What We Can Learn from the JapaneseYaki
Japanese culture is more than anime, sumo, sushi, ramen, and kawaii girls. If you're also considering Japanese porn, that's not it as well. Japanese have given us far more valuable concepts that we can learn a lot from.
The origin of the word Ikigai comes from iki (生き), which means "life" and gai(甲斐), which translates to value or worth.
Ikigai is a timeless ancient philosophy which can be traced as far back to the Heian period.
The main lesson we can learn from Ikigai is living life with purpose. Chances are, you already know that Japanese people are known to be hardworkers and the success of the team or group is always put first than your individual interest. In the "me-first" way of life especially in the Western society, there might be a common belief that living is more than working and choosing one's self is far more better than blending with the group.
However, ikigai is not simply about working strenuously alone; for each one of us has their own ikigai. Thus, ikigai focuses on these 4 questions:
- What you love
- What the world needs
- What you can be paid for
- What you're good at
If you can answer these 4 questions, you will find your ikigai or purpose. It explains the reason behind why even when Japanese are overworking, they do not feel miserable about it, for they see work as a purpose ㅡ to provide value to others.
Even as simple as playing guitar, working to help out your family, or writing can be your ikigai as it satisfies you, and you see value in what you do.
Wabi-sabi is a counter-attack to luxurious lifestyle and perfectionism. Simply put, wabi-sabi is also known as the art of imperfection. It is finding beauty in what seems like simple or ugly.
For example, the cracks you see on your glass is wabi-sabi, so are your imperfect teeth. An old wooden house is wabi-sabi than that big mansion. A stain in your clothes is wabi-sabi as it shows history of it being used.
We can say that wabi-sabi is being at peace with how things are without the need of changing them to look perfect. It is being at peace as well with your own flaws as long as you're authentic.
If there's one thing we need to learn most from Japanese is developing the habit of being respectful.
Japanese pay respect to the nature, to the rules, to the foods they eat by saying "itadakimasu", and to strangers and people older than them.
If we all could learn how to pay respect to what surrounds us, we'd learn to be grateful as well.
Respect can also go as far as respecting other people's differences, privacy, and philosophies.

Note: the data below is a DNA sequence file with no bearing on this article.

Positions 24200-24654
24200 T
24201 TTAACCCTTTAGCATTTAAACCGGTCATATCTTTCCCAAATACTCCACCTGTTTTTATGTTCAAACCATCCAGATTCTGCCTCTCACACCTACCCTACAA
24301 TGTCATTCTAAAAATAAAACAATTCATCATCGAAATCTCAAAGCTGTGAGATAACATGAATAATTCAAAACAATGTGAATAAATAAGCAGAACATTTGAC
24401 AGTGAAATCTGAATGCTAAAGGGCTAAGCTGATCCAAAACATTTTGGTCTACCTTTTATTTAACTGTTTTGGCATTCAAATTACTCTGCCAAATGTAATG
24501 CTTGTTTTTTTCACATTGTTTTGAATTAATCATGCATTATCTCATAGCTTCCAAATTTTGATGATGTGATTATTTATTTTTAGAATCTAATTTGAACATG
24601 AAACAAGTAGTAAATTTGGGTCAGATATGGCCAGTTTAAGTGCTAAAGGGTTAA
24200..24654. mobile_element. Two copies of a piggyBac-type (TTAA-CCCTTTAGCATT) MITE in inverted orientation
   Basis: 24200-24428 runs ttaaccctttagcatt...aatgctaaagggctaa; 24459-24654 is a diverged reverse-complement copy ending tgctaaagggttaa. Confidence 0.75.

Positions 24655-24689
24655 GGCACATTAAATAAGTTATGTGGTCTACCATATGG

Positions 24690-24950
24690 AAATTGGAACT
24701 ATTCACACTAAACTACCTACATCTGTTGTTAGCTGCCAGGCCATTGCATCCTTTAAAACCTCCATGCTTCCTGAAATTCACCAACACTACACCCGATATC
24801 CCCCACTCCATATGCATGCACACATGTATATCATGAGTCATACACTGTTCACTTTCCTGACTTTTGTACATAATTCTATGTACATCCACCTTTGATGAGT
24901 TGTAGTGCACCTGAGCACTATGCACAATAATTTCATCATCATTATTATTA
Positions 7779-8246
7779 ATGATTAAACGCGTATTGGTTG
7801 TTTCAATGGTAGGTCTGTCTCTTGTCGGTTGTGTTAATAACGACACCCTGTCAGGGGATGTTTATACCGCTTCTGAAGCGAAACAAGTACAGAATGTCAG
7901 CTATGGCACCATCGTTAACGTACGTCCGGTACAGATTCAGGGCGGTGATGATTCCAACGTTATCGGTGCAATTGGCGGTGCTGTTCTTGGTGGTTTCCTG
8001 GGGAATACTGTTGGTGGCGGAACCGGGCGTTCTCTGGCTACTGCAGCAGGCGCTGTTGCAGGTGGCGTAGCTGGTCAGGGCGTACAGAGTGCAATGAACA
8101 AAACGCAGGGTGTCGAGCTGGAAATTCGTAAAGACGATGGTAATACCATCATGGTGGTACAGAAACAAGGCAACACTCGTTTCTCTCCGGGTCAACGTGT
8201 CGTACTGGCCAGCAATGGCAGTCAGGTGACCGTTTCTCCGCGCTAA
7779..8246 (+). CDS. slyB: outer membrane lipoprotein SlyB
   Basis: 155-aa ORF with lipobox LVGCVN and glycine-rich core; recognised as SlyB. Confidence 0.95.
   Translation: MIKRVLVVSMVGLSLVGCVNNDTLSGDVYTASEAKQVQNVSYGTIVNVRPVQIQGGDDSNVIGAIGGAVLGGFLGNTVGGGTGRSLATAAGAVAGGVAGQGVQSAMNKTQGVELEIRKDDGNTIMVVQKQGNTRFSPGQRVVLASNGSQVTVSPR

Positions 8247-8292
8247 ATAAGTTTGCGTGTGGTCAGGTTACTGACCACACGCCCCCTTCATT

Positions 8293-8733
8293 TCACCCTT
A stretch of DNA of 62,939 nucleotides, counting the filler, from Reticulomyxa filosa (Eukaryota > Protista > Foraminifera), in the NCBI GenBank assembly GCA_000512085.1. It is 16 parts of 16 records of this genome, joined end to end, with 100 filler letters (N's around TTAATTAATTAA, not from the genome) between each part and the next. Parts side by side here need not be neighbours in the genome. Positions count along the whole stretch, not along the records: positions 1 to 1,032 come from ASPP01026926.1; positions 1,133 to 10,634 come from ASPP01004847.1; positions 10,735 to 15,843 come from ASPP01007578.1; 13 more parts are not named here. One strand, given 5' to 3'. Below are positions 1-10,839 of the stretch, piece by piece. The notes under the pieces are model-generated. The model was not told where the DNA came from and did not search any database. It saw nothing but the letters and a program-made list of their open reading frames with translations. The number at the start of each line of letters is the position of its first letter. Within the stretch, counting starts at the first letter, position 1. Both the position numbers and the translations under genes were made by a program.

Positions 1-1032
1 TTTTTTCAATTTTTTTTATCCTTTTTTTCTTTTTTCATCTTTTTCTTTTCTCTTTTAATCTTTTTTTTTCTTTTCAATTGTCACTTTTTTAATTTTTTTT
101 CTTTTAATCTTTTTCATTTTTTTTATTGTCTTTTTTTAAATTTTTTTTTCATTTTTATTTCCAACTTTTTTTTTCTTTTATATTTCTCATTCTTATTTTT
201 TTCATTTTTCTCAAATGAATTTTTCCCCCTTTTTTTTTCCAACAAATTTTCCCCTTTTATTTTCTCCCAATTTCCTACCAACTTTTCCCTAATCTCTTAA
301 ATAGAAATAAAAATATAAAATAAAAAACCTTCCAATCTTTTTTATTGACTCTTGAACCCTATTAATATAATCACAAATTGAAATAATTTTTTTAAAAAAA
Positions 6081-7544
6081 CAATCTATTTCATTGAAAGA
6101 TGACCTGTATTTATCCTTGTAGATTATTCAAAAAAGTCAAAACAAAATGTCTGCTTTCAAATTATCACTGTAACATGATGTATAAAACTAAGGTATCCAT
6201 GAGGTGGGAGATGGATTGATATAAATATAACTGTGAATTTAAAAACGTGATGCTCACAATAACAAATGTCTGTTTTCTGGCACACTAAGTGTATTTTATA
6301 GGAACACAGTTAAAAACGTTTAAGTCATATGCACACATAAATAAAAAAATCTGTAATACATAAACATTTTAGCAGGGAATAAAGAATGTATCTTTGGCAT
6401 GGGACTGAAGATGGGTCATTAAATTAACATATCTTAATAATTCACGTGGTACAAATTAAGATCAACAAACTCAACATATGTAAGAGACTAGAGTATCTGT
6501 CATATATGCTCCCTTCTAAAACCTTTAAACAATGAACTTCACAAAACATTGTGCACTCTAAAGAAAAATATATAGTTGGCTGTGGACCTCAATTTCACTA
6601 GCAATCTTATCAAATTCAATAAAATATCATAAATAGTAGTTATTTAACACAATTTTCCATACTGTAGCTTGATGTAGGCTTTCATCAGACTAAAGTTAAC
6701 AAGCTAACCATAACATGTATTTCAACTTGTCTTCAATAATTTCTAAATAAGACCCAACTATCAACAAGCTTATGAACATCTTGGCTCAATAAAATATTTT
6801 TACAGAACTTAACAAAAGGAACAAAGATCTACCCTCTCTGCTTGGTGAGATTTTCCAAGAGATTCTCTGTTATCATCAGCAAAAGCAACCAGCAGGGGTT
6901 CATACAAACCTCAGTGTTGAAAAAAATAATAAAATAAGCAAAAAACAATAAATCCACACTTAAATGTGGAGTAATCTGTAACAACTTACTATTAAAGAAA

Moreover, it can be as simple as saying "thank you" to the guard who opened that door for you this morning.
In other words, do not be an asshole.
The 5S of Good Housekeeping
If you follow this, you'd make your life easier.
- Sort: Sort out unneeded items
- Straighten: Have a place for everything
- Shine: Keep the area clean
- Standardize: Create rules and standard operating procedures
- Sustain: Maintain the system and continue to improve it
This is the Japanese word for daily, small improvements. Even though the Kaizen approach was first influenced by the Americans after WWII for business purposes, Japanese adopted this wholly into their culture and gave it a name.
You can apply kaizen in different areas of life: work, relationship, personal improvements, or your hobbies.
For example, writing 200 words a day is kaizen. In one year, you'll become 3.65% better at writing.
If you're going to steal something, steal from the Japanese way of living. Find your ikigai. Celebrate authenticity and find beauty in imperfections. Pay respect to everyone and everything that surrounds you. Do the 5$ of good housekeeping to make your work-life easier and more productive. Lastly, an improvement isn't supposed to be a radical change; just do it 1% better daily.
Yaki writes and makes artworks about anything that interests her. She's one of those people who thinks that the second law of thermodynamics is a bit depressing, although she claims to be contributing to entropy since birth. She likes hunting and playing around with not-yet-mainstream, privacy-oriented apps. On her spare time, she likes laying down and consuming non-fiction books.
Connect with her on Telegram: @sifuyaki
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